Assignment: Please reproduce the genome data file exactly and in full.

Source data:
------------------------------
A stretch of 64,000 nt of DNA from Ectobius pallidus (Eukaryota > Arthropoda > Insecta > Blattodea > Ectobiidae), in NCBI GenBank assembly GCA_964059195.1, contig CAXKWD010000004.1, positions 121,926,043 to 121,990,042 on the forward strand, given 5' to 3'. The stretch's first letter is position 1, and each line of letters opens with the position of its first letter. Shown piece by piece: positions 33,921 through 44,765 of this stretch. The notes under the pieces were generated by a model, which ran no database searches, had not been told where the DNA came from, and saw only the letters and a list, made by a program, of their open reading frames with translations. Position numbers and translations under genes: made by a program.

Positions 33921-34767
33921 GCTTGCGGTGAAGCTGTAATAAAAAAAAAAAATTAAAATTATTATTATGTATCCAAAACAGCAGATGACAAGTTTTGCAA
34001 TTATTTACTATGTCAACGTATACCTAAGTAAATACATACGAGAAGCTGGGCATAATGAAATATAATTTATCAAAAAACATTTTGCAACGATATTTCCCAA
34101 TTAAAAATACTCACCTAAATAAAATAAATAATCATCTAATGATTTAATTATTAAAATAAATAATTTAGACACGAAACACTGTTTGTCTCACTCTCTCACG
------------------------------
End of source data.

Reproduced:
A stretch of 64,000 nt of DNA from Ectobius pallidus (Eukaryota > Arthropoda > Insecta > Blattodea > Ectobiidae), in NCBI GenBank assembly GCA_964059195.1, contig CAXKWD010000004.1, positions 121,926,043 to 121,990,042 on the forward strand, given 5' to 3'. The stretch's first letter is position 1, and each line of letters opens with the position of its first letter. Shown piece by piece: positions 33,921 through 44,765 of this stretch. The notes under the pieces were generated by a model, which ran no database searches, had not been told where the DNA came from, and saw only the letters and a list, made by a program, of their open reading frames with translations. Position numbers and translations under genes: made by a program.

Positions 33921-34767
33921 GCTTGCGGTGAAGCTGTAATAAAAAAAAAAAATTAAAATTATTATTATGTATCCAAAACAGCAGATGACAAGTTTTGCAA
34001 TTATTTACTATGTCAACGTATACCTAAGTAAATACATACGAGAAGCTGGGCATAATGAAATATAATTTATCAAAAAACATTTTGCAACGATATTTCCCAA
34101 TTAAAAATACTCACCTAAATAAAATAAATAATCATCTAATGATTTAATTATTAAAATAAATAATTTAGACACGAAACACTGTTTGTCTCACTCTCTCACG